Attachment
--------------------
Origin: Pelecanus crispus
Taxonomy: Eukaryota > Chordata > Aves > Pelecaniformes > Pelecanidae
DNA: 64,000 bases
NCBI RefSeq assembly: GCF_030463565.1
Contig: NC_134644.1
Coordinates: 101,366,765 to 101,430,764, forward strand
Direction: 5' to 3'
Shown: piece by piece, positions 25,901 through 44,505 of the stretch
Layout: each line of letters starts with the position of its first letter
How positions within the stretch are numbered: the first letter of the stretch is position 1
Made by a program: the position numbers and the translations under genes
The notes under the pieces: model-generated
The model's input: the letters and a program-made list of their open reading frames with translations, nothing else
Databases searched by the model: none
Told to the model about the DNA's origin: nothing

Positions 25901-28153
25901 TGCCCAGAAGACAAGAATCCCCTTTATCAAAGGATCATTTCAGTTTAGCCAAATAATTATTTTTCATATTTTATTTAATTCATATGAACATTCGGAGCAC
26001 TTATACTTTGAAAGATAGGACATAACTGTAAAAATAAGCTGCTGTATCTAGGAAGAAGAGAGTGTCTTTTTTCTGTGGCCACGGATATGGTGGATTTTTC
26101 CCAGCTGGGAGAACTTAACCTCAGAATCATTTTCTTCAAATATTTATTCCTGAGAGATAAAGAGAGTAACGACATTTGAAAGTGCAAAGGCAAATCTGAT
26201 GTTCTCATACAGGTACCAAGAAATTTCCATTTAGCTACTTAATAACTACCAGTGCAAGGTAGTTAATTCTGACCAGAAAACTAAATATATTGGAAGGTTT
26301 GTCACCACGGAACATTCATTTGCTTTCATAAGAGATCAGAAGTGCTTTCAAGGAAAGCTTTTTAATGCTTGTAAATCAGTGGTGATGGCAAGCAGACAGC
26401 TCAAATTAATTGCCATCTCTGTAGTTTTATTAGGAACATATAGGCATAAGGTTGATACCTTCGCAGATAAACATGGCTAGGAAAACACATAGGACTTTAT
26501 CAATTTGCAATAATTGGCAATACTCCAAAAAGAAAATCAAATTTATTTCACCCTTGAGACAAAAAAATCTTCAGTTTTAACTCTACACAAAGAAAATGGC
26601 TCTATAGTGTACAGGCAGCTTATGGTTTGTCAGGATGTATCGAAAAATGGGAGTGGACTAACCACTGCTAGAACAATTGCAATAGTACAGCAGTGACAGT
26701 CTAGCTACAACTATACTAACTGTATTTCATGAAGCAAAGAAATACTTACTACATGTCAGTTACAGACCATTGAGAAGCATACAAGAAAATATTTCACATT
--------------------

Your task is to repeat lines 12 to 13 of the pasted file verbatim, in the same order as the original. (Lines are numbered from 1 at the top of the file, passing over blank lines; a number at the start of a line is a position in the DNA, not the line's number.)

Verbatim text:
The notes under the pieces: model-generated
The model's input: the letters and a program-made list of their open reading frames with translations, nothing else